When teaching symmetry to young children introduce new vocabulary with hands on activities.
In math, symmetry means that one shape becomes exactly like another when you move it in some way: turn it, flip it or slide it.
When teaching beginners, show them that shapes on one side of a line are the same as on the other side of a line. Young children begin to understand the concepts and vocabulary of symmetry if you give them time to play symmetry games and experiment with symmetry art.
Simple Symmetry Game
Materials for 2 kids:
- Pattern blocks
- Dowel rod or largest size tinker toy
- Math mat (place mat sized mat)
- Give 2 children one mat
- Place a rod, such as the longest dowel stick in a Tinker Toy set in the middle of the mat
- Child #1 puts one pattern block down on his/her side of the mat touching the rod
- Child #2 copies by putting the same block in the same place but on the other side of the rod
- Continue the game with 5 or six blocks and then remove the blocks
- The children tell each other what they think they have created
- Point out to the children that they have made designs that are symmetrical
- Explain that they are symmetrical because each side of the rod has blocks of the same color and in the same place
- Repeat with child #2 starting the design
- Repeat the game during the next week with new partners, changing it up by enthusiastically telling kids, “Today we’re going to make symmetrical birds (or butterflies or monsters)!”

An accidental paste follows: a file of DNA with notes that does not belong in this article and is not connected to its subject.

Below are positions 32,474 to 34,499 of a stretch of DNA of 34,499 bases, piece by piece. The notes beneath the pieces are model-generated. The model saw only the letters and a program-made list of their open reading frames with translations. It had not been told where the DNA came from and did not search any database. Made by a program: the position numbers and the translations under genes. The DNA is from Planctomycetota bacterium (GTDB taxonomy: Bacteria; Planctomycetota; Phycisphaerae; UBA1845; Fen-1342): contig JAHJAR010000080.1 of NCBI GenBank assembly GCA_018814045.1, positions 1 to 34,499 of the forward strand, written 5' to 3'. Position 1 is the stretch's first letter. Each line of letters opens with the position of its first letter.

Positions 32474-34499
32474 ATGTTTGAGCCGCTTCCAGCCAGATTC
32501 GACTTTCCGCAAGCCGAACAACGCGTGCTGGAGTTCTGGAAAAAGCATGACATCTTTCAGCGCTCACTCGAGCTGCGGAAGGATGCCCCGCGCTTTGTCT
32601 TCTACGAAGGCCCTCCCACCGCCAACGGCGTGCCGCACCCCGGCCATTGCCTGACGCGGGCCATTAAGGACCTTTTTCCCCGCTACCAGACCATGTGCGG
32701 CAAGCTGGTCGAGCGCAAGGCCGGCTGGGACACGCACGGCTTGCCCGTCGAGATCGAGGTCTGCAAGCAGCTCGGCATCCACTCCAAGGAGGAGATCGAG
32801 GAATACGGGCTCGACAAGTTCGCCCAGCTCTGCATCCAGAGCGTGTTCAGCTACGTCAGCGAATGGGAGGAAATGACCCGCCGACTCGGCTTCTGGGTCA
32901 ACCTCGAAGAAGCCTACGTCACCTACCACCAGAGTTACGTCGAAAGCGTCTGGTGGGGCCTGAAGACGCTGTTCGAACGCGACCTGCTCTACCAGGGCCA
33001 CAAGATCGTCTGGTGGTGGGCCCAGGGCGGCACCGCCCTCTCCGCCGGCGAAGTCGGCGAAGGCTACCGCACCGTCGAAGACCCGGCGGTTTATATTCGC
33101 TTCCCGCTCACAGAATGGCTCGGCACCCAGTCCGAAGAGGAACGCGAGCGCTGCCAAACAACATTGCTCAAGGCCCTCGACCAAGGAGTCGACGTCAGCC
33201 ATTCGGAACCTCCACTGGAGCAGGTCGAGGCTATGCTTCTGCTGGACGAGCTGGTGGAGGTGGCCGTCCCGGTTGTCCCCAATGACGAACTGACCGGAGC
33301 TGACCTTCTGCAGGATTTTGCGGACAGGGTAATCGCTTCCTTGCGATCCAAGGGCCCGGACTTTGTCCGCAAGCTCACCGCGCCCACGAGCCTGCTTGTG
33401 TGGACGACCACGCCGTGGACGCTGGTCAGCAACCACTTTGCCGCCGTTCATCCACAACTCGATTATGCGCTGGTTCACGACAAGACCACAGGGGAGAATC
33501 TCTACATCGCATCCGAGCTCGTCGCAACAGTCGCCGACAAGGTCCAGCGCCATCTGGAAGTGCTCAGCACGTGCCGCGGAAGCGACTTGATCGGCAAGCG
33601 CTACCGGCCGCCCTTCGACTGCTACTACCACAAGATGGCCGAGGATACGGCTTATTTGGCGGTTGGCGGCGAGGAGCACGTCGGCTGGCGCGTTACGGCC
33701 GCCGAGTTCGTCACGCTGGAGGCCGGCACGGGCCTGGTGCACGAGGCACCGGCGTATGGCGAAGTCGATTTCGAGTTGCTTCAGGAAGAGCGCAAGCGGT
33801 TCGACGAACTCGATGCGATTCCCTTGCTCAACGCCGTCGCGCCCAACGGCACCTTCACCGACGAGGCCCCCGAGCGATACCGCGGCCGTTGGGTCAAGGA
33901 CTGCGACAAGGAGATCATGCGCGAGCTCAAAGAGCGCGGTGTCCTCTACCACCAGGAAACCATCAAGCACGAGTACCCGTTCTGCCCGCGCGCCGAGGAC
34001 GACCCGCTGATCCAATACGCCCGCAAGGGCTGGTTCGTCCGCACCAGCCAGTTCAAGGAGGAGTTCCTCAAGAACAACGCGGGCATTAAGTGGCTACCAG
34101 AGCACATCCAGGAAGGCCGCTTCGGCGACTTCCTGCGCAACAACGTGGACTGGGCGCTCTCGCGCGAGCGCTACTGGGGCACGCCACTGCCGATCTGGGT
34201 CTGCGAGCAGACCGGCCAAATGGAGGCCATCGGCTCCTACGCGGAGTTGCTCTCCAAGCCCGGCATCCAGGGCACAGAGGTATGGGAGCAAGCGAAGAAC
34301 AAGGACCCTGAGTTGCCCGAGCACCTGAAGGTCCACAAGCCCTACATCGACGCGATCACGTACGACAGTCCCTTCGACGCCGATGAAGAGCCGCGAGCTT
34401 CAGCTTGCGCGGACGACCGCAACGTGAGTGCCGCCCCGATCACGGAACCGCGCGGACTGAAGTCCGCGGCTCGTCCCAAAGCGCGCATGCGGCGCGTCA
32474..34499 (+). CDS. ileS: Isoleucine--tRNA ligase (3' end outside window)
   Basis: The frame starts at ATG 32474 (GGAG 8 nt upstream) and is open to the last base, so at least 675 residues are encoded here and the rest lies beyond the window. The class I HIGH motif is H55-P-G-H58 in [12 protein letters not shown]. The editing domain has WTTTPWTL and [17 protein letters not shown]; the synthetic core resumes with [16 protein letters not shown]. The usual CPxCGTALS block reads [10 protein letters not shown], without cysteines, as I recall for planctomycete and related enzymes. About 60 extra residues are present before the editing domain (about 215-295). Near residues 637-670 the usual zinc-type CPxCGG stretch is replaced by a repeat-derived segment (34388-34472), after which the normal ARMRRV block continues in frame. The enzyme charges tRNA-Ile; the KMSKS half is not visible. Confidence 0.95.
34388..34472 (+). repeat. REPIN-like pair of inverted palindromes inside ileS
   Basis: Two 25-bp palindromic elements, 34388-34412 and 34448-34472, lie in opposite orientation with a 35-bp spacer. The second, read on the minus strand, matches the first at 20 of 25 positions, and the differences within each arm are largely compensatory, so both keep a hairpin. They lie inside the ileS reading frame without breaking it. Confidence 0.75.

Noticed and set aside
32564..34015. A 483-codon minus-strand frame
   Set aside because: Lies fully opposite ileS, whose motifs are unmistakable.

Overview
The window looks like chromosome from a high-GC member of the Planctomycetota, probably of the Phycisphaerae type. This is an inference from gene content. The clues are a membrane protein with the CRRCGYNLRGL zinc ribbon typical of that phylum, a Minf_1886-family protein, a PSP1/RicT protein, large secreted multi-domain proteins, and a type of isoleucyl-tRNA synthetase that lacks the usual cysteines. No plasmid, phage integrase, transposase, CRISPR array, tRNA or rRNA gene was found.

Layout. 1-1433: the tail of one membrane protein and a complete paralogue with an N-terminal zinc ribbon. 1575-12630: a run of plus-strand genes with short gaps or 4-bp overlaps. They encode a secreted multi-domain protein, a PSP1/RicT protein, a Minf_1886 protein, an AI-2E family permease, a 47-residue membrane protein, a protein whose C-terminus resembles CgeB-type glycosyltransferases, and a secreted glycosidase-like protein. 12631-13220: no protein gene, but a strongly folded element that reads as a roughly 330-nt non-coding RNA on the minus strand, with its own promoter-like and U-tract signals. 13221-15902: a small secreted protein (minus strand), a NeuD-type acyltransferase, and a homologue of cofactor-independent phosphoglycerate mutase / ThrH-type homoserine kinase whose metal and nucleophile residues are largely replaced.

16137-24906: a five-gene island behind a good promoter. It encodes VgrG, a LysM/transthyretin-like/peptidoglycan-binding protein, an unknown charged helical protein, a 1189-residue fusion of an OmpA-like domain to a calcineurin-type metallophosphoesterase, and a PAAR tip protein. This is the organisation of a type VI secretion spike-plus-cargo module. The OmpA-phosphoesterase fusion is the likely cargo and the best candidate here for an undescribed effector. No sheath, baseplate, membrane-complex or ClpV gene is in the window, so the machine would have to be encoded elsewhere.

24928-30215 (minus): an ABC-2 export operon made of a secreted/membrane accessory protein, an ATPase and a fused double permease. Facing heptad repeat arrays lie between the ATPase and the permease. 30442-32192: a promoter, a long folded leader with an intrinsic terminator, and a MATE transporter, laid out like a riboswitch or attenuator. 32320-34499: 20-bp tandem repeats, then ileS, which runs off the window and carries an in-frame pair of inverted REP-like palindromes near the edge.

Integrate symmetry activities into themes
Kids love learning large words. Although they may not get them quite right in the beginning, after playing with symmetry for a week and reviewing it once or twice a month by integrating symmetry into a theme activity, the students soon come to remember new words and the concepts. If you are studying insects, talk about how the wings are symmetrical or in a winter theme, make symmetrical snowflakes.
Teaching symmetry by comparing real things & pictures
If you have real things in your room that are symmetrical show them to the students and ask, “Is this ___ symmetrical? Why or why not?”
If you don’t have real items make simple pictures, some of which are symmetrical and some that are not symmetrical (see image above) with construction paper and shape stickers, then ask the question.
Books such as, Is it Symmetrical? help introduce the concept to children.